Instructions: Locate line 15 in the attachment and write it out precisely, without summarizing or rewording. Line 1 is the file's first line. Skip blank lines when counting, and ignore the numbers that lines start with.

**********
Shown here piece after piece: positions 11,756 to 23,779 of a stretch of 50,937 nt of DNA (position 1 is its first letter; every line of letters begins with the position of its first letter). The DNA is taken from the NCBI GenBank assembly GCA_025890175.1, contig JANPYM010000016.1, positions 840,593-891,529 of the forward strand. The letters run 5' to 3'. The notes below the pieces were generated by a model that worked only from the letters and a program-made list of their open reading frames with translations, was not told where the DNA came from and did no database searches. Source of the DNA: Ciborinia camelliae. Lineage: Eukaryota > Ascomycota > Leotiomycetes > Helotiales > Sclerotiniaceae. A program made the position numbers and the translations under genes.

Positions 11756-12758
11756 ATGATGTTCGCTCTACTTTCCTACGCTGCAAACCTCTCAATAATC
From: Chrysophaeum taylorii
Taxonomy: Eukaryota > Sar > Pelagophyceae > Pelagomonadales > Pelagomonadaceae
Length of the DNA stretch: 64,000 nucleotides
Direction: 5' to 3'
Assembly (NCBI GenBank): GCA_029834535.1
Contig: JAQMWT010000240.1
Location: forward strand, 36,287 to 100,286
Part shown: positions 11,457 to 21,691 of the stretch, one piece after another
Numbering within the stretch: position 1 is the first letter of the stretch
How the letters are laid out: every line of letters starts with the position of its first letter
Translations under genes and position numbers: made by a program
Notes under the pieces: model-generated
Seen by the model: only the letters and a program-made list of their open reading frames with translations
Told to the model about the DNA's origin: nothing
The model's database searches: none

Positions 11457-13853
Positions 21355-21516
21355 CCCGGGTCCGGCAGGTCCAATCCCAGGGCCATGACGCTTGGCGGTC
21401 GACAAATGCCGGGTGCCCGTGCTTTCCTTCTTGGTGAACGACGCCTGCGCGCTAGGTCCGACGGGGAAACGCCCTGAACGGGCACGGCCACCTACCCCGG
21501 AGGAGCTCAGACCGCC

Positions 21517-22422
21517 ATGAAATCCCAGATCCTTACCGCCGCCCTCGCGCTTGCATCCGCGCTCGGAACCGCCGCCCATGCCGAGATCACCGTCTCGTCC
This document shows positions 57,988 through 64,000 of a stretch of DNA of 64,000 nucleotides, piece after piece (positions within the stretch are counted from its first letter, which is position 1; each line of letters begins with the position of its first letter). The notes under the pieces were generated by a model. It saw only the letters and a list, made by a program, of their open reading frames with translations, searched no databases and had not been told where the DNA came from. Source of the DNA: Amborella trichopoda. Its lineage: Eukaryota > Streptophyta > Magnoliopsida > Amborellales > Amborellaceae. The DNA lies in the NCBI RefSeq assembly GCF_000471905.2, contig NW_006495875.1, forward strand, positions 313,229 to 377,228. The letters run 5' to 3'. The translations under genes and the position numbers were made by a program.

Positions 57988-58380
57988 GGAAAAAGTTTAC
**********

Notes under the pieces: model-generated